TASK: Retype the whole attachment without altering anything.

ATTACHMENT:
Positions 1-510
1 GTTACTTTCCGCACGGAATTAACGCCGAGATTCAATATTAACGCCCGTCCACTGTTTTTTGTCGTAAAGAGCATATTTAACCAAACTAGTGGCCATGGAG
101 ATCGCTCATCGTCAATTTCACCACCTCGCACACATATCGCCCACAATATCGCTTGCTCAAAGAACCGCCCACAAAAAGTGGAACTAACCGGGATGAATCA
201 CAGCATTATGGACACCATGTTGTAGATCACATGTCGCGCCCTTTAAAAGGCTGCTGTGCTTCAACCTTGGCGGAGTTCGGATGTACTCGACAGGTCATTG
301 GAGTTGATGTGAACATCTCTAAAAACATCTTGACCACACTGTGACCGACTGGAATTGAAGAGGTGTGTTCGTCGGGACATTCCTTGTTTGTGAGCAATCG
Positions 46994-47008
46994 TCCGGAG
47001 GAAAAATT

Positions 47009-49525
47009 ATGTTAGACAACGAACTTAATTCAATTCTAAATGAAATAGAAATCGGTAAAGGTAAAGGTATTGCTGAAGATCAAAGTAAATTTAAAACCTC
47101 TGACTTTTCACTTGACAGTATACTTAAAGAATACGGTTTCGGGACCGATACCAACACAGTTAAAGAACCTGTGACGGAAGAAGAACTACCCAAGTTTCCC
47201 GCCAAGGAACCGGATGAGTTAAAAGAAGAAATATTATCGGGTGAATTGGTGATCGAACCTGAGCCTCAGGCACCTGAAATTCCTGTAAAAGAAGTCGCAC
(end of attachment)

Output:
Positions 1-510
1 GTTACTTTCCGCACGGAATTAACGCCGAGATTCAATATTAACGCCCGTCCACTGTTTTTTGTCGTAAAGAGCATATTTAACCAAACTAGTGGCCATGGAG
101 ATCGCTCATCGTCAATTTCACCACCTCGCACACATATCGCCCACAATATCGCTTGCTCAAAGAACCGCCCACAAAAAGTGGAACTAACCGGGATGAATCA
201 CAGCATTATGGACACCATGTTGTAGATCACATGTCGCGCCCTTTAAAAGGCTGCTGTGCTTCAACCTTGGCGGAGTTCGGATGTACTCGACAGGTCATTG
301 GAGTTGATGTGAACATCTCTAAAAACATCTTGACCACACTGTGACCGACTGGAATTGAAGAGGTGTGTTCGTCGGGACATTCCTTGTTTGTGAGCAATCG
Positions 46994-47008
46994 TCCGGAG
47001 GAAAAATT

Positions 47009-49525
47009 ATGTTAGACAACGAACTTAATTCAATTCTAAATGAAATAGAAATCGGTAAAGGTAAAGGTATTGCTGAAGATCAAAGTAAATTTAAAACCTC
47101 TGACTTTTCACTTGACAGTATACTTAAAGAATACGGTTTCGGGACCGATACCAACACAGTTAAAGAACCTGTGACGGAAGAAGAACTACCCAAGTTTCCC
47201 GCCAAGGAACCGGATGAGTTAAAAGAAGAAATATTATCGGGTGAATTGGTGATCGAACCTGAGCCTCAGGCACCTGAAATTCCTGTAAAAGAAGTCGCAC